Endgame: A Journal of the Seventy-Ninth Year

Endgame: A Journal of the Seventy-Ninth Year

by May Sarton
     
 

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"Sarton has been the lighthouse light for millions of women, and despite the dimming of that light, she remains [in this book] the Sarton who wrote Journal of a Solitude."—Library Journal
"I had always imagined a philosophical journal of my seventy-ninth year, dealing with the joys and problems, the doors opening out from old age to unknown efforts and

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Overview

"Sarton has been the lighthouse light for millions of women, and despite the dimming of that light, she remains [in this book] the Sarton who wrote Journal of a Solitude."—Library Journal
"I had always imagined a philosophical journal of my seventy-ninth year, dealing with the joys and problems, the doors opening out from old age to unknown efforts and surprises. I looked forward to the year as a potent harvest," May Sarton writes. Assailed by debilitating illnesses, Sarton found herself instead using much of her energy battling for health. Yet, as this record shows, she did after all do what she had wanted to, as she persevered in work, friendships, and love of nature, discovering in the process new landscapes in the country of old age.

Editorial Reviews

Publishers Weekly - Publisher's Weekly
In the latest installment in Sarton's series of journals, the author must struggle with the encroachments of illness and frailty upon independence. (Dec.)
Library Journal
The story of the ``last laps of a long-distance runner'' enduring ``a plateau of constant discomfort and ``the knowledge that she will never get well,'' Sarton learns to accept dependency, write with a tape recorder, and adjust to frailty. Her solace is ``root friends,'' flowers (her ``small gods''), her cat, and her memories. She finds the courage to achieve again, ``looking forward to the day.'' In this book, which is pervaded by the imagery of rain, she works through grief at the loss of her powers and records how women's friendships sustain her. Sarton has been lighthouse light for millions of women, and despite the dimming of that light, she remains the Sarton who wrote Journal of a Solitude ( LJ 4/1/73). This latest addition to her journal series is an essential purchase.-- Judy Hogan, Durham, N.C.

Product Details

ISBN-13:
9780393313888
Publisher:
Norton, W. W. & Company, Inc.
Publication date:
01/28/1996
Edition description:
Reprint
Pages:
348
Sales rank:
1,239,281
Product dimensions:
5.00(w) x 8.00(h) x 0.78(d)

Read an Excerpt

Endgame

A Journal of the Seventy-Ninth Year


By May Sarton

OPEN ROAD INTEGRATED MEDIA

Copyright © 1992 May Sarton
All rights reserved.
ISBN: 978-1-5040-1794-7


CHAPTER 1

Thursday, May 3, 1990


My seventy-eighth birthday. It's hard to believe I am still around to be glad the sun is out at last and the daffodils crowding the wood's edge with abundant grace, all things moving toward opening and flowering after the imprisoning winter we have somehow survived. To write these few stumbling words is an event for me, as the months of illness caused by my fibrillating heart have meant putting a stop to any writing at all. Even a postcard has become a Herculean effort, which I think about in bed around five when Pierrot, the gorgeous Himalayan, decides it is time to go out. I let him out and go back to inventing a wonderful postcard, which rarely gets written, because by the time I have put out the bird feeder, watered the plant window, made my breakfast and washed up after it, made my bed, and dressed, my little store of energy has vanished.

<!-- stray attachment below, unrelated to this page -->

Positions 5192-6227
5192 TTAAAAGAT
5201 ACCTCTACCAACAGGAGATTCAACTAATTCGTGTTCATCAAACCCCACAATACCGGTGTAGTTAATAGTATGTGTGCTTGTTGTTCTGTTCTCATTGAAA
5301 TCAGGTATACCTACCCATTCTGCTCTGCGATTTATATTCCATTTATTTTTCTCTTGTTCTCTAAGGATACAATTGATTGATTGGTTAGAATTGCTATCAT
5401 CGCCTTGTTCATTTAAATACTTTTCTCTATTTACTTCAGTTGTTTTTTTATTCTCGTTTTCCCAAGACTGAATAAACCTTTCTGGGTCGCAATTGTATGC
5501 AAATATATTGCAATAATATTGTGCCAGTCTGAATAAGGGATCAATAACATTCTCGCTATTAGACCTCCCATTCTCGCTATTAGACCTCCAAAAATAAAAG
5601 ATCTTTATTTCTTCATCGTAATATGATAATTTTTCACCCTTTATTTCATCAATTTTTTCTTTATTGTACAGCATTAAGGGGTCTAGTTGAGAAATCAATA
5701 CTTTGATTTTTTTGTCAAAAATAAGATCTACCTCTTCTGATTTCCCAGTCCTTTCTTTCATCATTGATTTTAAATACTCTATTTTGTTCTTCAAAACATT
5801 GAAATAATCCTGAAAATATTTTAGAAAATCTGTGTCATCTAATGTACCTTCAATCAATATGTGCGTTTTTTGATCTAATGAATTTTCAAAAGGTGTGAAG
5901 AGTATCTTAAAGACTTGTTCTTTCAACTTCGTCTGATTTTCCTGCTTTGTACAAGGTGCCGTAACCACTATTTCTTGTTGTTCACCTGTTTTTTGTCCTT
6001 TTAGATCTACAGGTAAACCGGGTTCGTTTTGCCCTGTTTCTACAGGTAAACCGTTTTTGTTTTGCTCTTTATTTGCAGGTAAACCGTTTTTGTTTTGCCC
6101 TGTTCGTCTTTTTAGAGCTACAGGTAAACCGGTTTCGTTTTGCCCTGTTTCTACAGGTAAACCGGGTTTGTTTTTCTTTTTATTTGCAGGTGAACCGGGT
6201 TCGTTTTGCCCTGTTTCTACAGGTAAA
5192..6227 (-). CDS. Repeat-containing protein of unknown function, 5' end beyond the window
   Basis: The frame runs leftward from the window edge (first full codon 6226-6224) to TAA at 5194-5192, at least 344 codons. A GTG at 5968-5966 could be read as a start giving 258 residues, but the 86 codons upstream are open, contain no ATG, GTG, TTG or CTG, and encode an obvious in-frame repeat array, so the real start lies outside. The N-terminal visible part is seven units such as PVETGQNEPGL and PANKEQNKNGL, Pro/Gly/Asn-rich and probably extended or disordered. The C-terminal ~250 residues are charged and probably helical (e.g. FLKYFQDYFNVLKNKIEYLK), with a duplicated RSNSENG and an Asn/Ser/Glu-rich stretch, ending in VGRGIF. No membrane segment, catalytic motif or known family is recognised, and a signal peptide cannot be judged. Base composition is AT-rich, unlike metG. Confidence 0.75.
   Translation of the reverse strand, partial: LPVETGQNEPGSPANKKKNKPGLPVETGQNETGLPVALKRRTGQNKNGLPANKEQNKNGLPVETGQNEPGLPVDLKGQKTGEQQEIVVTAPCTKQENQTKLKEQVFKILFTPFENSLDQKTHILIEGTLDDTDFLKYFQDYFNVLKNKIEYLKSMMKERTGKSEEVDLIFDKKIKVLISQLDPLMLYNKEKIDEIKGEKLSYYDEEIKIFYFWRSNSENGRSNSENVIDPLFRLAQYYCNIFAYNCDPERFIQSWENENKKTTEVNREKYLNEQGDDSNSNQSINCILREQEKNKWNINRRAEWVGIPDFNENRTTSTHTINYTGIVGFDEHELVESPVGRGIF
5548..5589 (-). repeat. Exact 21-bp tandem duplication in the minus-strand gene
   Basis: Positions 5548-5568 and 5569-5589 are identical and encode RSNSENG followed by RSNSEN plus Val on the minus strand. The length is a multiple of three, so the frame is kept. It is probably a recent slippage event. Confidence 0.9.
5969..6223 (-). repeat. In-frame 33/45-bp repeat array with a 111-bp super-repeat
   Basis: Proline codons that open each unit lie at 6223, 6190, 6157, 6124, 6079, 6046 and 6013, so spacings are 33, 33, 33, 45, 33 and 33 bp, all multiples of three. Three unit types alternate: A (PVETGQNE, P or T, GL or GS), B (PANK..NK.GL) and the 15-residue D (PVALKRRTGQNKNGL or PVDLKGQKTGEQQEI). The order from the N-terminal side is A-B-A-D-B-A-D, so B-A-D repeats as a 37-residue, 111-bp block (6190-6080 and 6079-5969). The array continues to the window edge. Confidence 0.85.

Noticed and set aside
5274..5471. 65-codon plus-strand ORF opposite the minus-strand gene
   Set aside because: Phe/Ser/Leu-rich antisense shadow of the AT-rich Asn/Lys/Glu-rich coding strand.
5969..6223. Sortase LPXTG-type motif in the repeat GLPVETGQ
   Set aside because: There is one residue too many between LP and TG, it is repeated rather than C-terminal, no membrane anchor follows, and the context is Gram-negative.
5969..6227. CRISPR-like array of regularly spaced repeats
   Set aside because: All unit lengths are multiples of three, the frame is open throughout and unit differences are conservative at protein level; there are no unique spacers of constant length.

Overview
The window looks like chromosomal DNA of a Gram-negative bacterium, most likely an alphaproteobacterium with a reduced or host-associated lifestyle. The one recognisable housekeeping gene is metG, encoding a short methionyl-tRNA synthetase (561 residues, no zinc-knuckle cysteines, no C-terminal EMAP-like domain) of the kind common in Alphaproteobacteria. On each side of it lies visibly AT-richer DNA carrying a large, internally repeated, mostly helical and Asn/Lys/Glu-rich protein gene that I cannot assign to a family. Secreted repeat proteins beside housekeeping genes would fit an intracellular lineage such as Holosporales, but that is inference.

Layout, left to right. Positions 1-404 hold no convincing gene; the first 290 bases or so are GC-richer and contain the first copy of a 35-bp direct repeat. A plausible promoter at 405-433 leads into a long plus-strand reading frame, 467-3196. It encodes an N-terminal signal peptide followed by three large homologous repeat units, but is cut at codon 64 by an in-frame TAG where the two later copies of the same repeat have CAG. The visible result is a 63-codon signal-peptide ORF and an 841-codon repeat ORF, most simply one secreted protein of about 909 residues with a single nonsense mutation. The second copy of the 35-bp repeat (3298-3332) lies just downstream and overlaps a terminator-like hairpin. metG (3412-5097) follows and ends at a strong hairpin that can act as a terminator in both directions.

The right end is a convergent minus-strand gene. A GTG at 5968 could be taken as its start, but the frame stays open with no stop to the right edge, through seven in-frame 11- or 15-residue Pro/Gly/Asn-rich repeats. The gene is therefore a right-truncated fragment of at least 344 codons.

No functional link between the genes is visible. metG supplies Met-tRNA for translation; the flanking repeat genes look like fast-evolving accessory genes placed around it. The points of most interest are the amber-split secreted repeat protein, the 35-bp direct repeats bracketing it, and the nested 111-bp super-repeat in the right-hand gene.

Is that the truth or is the truth that the side effects of the medicines prescribed for my heart blur my mind in some way? I never feel fully awake, alive to the tremor of wind, except at night when the ecstatic peeping of the frogs prevents sleep but is so welcome, so thrilling after the silent winter, that I am glad to listen for hours.

I always imagined I would begin a last journal on this birthday, but when I tried as an experiment after Christmas and again near Easter, it was clear that the curious connection between what goes on in the head and its expression in words was simply not working. This is scary even when CAT scans show no brain damage and I am assured by the doctors that all is well. "Only," says wonderful Dr. Petrovich, "your heart is very, very tired and has also lost strength in the past year." So I am to settle, or so it seems, for a semilife, or the life of a semi-invalid. This has been the struggle of the last months, to learn to accept that my life as a writer is probably over and to learn to accept dependence.


Friday, May 4


Another blue sky, another real spring day. We are right to tremble, as it will rain again tonight and all day tomorrow when the friends I think of as family, Anne Woodson and Barbara Barton, come for champagne and lobster rolls — a feast reduced to the minimum, as all things must be these days.

But as I write this I smile, for my birthday yesterday could hardly have been called austere or in any way diminished, trucks driving up every hour or so with extraordinary gifts of plants and flowers — one of these, two towering stems of white orchids, making together an orchid tree, which I lie under like an East Indian princess — these from dear extravagant Susan Sherman. Maggie Vaughan came bringing a delicious lunch of shrimp, salad, and her special strawberry sherbet with marinated strawberries and homemade cake, so I could lie on my chaise and answer phone calls and drink a whiskey sour. And among the more than six hundred cards and letters that had accumulated since last week I found that Polly Starr had copied out the following passage from Teilhard de Chardin, which hit me like an arrow to the heart, so exact is it for my present state:

This hostile force that lays him low and disintegrates him can become for him a loving principle of renewal, if he accepts it with faith, while never ceasing to struggle against it. On the experimental plane, everything is lost. But in the realm of the supernatural, as it is called, there is a further dimension, ... which achieves a mysterious reversal of evil into good. Leaving the zone of human successes and failures behind him, ... he accedes by an effort of trust in the greater than himself to the region of suprasensible transformations and growth. His resignation is no more than the thrust which lifts the field of his activity higher.

... There is a time for growth and a time for diminishment in the lives of each one of us. At one moment the dominant note is one of constructive human effort, and at another ... annihilation. ...